“Nothing but the Facts”

 “Now, what I want is, Facts. Teach these boys and girls nothing but Facts. Facts alone are wanted in life. Plant nothing else, and root out everything else. You can only form the minds of reasoning animals upon the Facts: nothing ever will be of any service to them. This is the principle on which I bring up these children. Stick to the Facts, sir!”

(Thomas Grandgrid,From Hard Times by Charles Dickens)

     The entire infrastructure of schooling is the belief that knowledge is stable. The design of school organizations, the certification of teachers, the materials used in classrooms, the organization of the curriculum, the assessment of student progress, the awarding of credits are all based on the assumption that knowledge—facts, concepts, procedures—can be defined, categorized, and quantified. Bloom’s taxonomy best exemplifies this belief in action with lesson plans filled with lesson objectives asking students to “define,” to “identify,” to “label,” to “name.” Although actual lessons in schools rarely advance beyond knowledge and comprehension verbs, Bloom does include behavioral terms requiring students to demonstrate their ability to apply all the facts, concepts, and procedures they have memorized to higher level cognitive functions— to analyze, to synthesize, to evaluate.

     Even in instances when lesson plans include a higher-level cognitive function, that function, in the words of John Dewey, amounts to a contrived school problem that follows a taught formulaic response. The five-paragraph essay best illustrates how a valued educational goal is reduced to a routine procedure that can be evaluated within the parameters of an institutional metric.

     The fundamental flaw with institutional conceptions of knowledge, is not recognizing that all knowledge is relational. All real-world experiences, whether they be intellectual or social or sensorial or personal, are holistic encounters with our natural or social world. In other words, our encounters with the world outside of school are composed of all eight parts of speech, just not a verb and not just a noun. Life gets interesting and often perplexing when you mix in adjectives, adverbs, pronouns, and conjunctions.

     Most teachers reading this would agree on the relational nature of knowledge, but, being a prisoner of an institutional mindset, would assert that before students can perform any of the higher cognitive functions listed by Bloom, they first must learn, actually memorize, a whole host of definitions, facts, procedures, formulas. The institutional narrative continues with students being told that at some point in the future—the future always remaining vague, they will be asked to put all this information to use.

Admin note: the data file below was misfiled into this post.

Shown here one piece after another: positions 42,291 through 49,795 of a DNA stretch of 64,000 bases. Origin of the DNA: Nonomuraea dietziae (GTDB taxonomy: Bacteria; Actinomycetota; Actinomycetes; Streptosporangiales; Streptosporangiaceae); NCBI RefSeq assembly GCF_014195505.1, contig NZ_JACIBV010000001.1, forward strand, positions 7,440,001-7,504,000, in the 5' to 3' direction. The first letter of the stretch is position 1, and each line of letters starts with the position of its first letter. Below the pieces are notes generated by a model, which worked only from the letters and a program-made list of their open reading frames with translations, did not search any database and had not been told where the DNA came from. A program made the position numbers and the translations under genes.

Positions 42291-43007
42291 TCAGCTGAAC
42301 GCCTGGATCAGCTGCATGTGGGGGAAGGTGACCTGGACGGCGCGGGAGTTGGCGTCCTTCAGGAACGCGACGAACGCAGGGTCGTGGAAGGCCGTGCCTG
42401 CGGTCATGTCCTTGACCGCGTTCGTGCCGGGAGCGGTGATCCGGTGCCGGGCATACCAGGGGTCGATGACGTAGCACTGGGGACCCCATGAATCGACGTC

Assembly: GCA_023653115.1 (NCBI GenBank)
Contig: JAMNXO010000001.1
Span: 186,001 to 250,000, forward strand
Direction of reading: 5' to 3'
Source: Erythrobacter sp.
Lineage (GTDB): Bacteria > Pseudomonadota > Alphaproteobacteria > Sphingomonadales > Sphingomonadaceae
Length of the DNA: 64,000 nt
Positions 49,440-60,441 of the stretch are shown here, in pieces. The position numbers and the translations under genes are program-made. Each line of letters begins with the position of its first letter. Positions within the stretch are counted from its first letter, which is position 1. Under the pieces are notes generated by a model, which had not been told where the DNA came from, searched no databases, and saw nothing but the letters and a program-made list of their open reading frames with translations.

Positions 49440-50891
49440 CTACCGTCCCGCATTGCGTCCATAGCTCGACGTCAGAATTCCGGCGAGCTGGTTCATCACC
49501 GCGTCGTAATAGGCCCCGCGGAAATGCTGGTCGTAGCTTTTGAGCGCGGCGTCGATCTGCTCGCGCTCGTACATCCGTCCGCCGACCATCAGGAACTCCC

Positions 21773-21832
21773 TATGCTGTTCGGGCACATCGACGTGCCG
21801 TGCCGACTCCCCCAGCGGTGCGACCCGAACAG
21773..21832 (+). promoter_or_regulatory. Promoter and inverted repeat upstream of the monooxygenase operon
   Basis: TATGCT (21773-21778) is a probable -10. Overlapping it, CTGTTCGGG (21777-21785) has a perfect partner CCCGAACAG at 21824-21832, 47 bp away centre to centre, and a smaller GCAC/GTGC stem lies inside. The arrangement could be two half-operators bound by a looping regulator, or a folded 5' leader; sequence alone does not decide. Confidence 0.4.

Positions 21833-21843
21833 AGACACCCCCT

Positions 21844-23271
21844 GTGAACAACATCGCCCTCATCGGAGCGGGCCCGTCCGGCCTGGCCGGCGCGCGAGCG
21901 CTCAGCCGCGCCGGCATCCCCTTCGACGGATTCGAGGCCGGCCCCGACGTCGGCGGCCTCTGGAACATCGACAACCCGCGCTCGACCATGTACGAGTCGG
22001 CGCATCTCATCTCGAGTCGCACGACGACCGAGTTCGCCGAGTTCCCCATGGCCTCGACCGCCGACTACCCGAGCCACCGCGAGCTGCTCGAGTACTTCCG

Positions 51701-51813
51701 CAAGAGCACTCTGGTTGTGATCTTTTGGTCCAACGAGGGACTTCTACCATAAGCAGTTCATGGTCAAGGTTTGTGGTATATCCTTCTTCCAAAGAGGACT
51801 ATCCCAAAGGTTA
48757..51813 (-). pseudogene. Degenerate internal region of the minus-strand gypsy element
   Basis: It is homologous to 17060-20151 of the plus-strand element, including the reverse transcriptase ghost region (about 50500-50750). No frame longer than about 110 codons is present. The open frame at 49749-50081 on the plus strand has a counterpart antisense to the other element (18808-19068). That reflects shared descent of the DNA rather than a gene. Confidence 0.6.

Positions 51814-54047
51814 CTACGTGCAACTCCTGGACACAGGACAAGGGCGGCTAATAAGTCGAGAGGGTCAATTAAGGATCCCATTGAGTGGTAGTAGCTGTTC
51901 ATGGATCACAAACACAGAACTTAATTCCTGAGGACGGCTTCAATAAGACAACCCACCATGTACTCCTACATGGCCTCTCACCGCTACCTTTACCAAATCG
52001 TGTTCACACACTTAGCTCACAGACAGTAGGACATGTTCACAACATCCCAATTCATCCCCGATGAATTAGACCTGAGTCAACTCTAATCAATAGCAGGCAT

The last part of the institutional narrative is claiming that without knowing the meaning or function of a piece of information, you will face a dismal personal and occupation future. What most of us find out in the occupations we end up in is employers care little about our factual knowledge; they care a whole lot about our ability to apply that knowledge to problems or assigned tasks. There is no set menu of facts, concepts, or procedures that apply to real world problems, dilemmas, or encounters. Rather we are all thrown into occupations, into relationships, into situations where we encounter a buffet of facts, concepts, and procedures laid out on a real world serving table with the directive to select out a mix of these facts, concepts, and procedures that have the best possibility of solving a problem or completing a task.

     As you become more experienced, you turn your attention away from how you are filling up your problem-solving plate, and instead, study what is on other plates around you. Those that excel in their occupational fields acquire the ability to pick the right plate or combination of plates to solve an organizational problem or spark an innovative turn. The point being, the best preparation for being successful in a twenty-first century global economy, is the habit of thinking relationally—how do fact, concepts, procedures fit together. Thinking discretely will serve you well on institutional assessments—filling in bubbles—but prepares you poorly for what bubbles matter most and how to arrange those bubbles in ways that solve real world problems or complete real world tasks.

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